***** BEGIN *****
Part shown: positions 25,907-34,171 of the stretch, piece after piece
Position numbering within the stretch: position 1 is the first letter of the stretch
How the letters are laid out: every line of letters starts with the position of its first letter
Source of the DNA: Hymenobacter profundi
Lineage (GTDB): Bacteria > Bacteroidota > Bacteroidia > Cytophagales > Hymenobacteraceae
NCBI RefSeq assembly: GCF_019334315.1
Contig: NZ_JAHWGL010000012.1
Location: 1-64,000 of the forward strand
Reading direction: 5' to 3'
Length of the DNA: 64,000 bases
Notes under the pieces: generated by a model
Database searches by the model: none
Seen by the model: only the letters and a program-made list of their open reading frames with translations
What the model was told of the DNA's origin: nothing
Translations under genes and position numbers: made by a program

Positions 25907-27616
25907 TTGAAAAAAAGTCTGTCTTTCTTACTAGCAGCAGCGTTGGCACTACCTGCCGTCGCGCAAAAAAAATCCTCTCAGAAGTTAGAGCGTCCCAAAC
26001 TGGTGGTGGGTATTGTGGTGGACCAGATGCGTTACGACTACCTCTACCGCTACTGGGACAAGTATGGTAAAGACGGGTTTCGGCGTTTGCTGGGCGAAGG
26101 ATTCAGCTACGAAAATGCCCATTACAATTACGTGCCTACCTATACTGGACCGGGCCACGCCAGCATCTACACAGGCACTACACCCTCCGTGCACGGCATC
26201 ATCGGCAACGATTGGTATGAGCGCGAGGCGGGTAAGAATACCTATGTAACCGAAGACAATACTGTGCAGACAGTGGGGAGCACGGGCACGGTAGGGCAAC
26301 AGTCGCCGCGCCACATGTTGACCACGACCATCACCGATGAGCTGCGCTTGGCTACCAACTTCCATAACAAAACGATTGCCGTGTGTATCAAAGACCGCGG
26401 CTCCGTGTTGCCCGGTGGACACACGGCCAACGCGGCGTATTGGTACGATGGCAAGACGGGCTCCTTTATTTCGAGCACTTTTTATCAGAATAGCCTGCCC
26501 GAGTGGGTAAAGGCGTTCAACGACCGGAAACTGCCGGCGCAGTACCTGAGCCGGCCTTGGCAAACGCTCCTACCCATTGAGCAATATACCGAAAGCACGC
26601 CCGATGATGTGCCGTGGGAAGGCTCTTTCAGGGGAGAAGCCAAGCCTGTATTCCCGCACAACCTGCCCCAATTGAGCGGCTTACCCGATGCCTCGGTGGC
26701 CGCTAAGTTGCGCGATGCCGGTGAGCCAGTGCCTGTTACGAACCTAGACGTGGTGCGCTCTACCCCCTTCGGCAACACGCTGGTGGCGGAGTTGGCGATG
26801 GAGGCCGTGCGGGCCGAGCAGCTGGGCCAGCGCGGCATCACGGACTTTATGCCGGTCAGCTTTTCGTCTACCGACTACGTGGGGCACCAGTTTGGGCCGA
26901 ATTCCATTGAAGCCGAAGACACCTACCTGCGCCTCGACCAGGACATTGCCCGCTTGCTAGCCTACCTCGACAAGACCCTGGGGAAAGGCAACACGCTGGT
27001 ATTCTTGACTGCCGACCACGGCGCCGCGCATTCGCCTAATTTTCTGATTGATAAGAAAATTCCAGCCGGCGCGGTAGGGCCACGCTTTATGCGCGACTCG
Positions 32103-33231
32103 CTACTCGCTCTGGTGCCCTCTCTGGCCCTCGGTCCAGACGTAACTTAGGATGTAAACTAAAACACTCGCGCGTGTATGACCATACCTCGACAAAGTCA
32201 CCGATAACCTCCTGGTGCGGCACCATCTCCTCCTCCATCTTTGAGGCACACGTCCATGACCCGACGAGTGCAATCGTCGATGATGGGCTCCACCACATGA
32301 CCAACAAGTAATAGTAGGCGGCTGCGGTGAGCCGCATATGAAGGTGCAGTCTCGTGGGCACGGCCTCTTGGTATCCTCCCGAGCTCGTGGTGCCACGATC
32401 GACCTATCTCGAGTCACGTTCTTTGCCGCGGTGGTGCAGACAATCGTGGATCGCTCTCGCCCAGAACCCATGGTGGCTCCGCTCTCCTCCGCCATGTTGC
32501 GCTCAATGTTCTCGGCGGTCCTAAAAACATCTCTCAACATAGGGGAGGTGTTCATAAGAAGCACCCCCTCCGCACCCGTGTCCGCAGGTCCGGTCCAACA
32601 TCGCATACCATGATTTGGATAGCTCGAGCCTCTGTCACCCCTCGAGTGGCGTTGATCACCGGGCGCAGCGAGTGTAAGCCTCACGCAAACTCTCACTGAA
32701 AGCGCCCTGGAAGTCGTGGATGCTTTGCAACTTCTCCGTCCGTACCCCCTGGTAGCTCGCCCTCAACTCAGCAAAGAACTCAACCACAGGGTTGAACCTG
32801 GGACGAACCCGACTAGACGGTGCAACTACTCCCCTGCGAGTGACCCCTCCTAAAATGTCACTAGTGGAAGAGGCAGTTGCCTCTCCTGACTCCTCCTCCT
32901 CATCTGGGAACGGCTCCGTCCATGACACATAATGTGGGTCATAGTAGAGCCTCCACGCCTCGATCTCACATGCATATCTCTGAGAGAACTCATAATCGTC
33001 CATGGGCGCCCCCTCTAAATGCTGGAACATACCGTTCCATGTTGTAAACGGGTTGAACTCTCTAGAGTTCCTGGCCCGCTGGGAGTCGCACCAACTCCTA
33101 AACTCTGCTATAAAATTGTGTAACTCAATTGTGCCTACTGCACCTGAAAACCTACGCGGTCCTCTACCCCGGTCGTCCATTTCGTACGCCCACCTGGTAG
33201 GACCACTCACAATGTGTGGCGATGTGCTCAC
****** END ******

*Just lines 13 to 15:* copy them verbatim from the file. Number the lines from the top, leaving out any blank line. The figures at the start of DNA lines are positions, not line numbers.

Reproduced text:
Seen by the model: only the letters and a program-made list of their open reading frames with translations
What the model was told of the DNA's origin: nothing
Translations under genes and position numbers: made by a program